Fired Contractor Claims $1B Needed for CO Airport
Not long after the Denver International Airport decided to end its public-private partnership with Great Hall Partners for terminal renovations, the contractors released documents showing that the project requires more than $1 billion to complete.
Up $650 million from the original budget, the documents also claim that various delays have pushed the completion date back to February 2024 as well.
About the Project
In November 2017, the DIA proposed the addition of 39 gates, an expansion from its original proposal of 26. According to The Denver Post, the gate-expansion project was estimated to cost $1.5 billion and would serve as a part of a public-private partnership headed by private partner Ferrovial Airports, with a four-year, $650 million terminal renovation overseen by Saunders Construction.
Overall, the Jeppesen Terminal project was part of a $1.8 billion deal struck with Great Hall Partners.
At the time, the DIA had 107 regular gates and 42 “apron load” positions, according to the Post. The apron load area allowed passengers to board smaller planes on the tarmac. The proposed expansion would increase the total of regular gates by 36%.
A little over a year later, two subsidiaries of Hochtief, a Germany-based construction company, were selected to oversee the expansion project. Around the same time, Turner Construction and Flatiron Construction were awarded the work for the construction of the two new hubs, 16 new gates and the installation of additional pavement—making up one of four deals. Concourse A was slated to expand by 530,000 square feet, and Concourse B would see the addition of 91,000 square feet.
Additionally, awarded contractors Jacobs Engineering and HNTB Corp each won a $65 million contract for designing and engineering new gates; and joint venture Holder-FCI won a $655 million contract for pre-construction as well as new gate construction.
By July 2018, an airport construction timeline was released as renovation kicked off, revealing a 30-year plan of private oversight of expanded terminal concessions as provided by the Great Hall Project partnership. The expansion project was expected to be complete by November 2021 through a series of four phases.
In February of this year, work at the airport faced what could extend to a 10-month-long delay after finding that the concrete in the main floor was weaker than expected. At the time the project was still in Phase No. 1, which was originally slated to run to the summer. In this phase, the plan was for workers to tear down walls and extend the “floor plate” of the upper level by about 30 feet into the atrium. Baggage offices on Level 5 were also set to be redone.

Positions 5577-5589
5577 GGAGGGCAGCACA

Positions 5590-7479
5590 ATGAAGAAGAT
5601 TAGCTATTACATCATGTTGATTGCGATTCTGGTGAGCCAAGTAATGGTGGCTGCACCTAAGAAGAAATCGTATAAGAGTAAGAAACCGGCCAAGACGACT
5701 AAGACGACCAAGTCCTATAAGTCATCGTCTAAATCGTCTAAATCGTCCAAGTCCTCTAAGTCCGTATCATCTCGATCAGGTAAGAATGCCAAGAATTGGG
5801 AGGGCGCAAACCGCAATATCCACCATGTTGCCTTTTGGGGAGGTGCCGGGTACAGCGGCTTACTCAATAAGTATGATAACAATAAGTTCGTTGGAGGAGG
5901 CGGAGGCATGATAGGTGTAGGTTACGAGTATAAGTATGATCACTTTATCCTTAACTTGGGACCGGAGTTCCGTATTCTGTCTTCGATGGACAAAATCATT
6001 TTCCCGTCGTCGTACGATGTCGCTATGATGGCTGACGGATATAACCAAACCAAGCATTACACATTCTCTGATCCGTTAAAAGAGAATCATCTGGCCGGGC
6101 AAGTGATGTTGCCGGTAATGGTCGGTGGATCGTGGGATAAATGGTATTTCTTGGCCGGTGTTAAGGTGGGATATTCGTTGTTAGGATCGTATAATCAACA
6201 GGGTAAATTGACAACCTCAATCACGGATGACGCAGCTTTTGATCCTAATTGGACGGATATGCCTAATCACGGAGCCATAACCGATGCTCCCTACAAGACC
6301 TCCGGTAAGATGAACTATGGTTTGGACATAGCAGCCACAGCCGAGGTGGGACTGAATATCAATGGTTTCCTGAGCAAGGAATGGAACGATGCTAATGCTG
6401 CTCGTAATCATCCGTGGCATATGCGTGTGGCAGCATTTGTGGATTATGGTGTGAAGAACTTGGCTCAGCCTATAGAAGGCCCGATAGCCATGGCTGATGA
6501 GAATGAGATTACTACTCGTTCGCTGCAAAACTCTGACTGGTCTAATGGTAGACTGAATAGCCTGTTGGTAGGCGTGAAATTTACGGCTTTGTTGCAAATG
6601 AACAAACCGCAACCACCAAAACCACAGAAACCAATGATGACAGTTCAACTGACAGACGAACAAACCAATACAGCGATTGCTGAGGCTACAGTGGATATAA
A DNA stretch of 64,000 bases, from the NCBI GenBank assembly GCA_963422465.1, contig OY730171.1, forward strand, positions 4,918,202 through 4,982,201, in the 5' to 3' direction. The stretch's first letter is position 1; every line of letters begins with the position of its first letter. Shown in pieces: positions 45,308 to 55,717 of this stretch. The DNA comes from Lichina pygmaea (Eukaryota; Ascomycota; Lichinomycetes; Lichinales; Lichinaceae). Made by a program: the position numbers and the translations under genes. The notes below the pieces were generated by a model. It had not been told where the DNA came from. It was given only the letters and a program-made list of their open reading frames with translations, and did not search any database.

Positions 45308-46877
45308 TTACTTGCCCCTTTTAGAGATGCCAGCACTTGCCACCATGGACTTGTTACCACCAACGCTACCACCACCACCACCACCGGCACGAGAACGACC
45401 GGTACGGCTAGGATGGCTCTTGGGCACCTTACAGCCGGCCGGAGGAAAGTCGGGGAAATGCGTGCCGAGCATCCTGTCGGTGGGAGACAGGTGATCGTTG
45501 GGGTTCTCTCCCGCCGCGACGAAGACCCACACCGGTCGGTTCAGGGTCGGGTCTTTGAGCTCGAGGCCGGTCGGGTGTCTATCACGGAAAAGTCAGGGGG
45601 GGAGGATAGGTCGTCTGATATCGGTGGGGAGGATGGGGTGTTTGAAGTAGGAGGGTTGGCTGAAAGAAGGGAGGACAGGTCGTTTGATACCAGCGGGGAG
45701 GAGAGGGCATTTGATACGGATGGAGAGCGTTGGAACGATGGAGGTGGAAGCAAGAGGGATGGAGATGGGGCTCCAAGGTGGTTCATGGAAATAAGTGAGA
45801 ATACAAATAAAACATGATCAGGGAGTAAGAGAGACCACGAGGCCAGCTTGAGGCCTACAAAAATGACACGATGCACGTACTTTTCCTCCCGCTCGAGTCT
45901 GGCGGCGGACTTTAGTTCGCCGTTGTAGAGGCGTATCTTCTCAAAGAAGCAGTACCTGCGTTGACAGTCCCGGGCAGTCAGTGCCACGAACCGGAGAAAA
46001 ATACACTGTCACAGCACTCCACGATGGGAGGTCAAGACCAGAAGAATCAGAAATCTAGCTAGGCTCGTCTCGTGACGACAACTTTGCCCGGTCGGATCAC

However, according to spokesperson Stacey Stegman, the issue could not be fully known or realized until April when the testing was completed, and the airport was able to review and analyze the results.
By July, Great Hall Partners issued a new report announcing the project wouldn’t be complete until at least 2024, three years behind its original schedule, due to various airport-requested design changes and structural issues found in old concrete initially used for the airport’s construction.
The changes were slated to increase the change order by $288 million, however, this estimate was less than an earlier projection of $311 million. Shortly after the report was announced, Great Hall released an updated renovation timeline. A groundbreaking ceremony for the project took place on July 12.
A month later, the DIA announced it would be terminating the $1.8 billion Great Hall renovation contract.
What’s Happening Now
Although the DIA still needs to pay Great Hall Partners at least $200 million in reimbursements for the financing it provided for the start of the airport renovation project, a total termination fee is still being negotiated between the two.
Regarding the termination, DIA Chief Executive Officer Kim Day said, “We are very far apart in terms of cost and schedule and our values, prioritizing safety the passengers experience and our airline operations. This termination gives us control of the project going forward—we can now complete the project in a timely manner.”
Expected to take effect by November, Great Hall Partners has reportedly been given three months to wrap up and transition off of the project.
“We are disappointed with DEN’s decision and strongly disagree with their characterizations of how we have arrived at this point,” said Great Hall Partners in a released statement.
“The reality is that the Project’s time and cost overruns are a direct result of the discovery of weak concrete in some areas of the Terminal, which DEN did not disclose to GHP at the outset of the Project, and more than 20 large-scale, badly timed and unnecessary change directives issued by DEN to the design they had previously approved.”
According to a DIA-hired independent consultant, inspections revealed that no safety issues were present in the concrete. However, additional testing was recommended for alkali-silica reaction, known to cause swells, cracks and even weaken concrete. Traces of the ASR were later found in the terminal.
In concluding the recent events, Day has expressed to reporters that although the airport must go through another procurement process, she hopes to stay close to original budget, choosing to use a $120 million contingency fund. The project scope may face edits to meet the budgetary goals.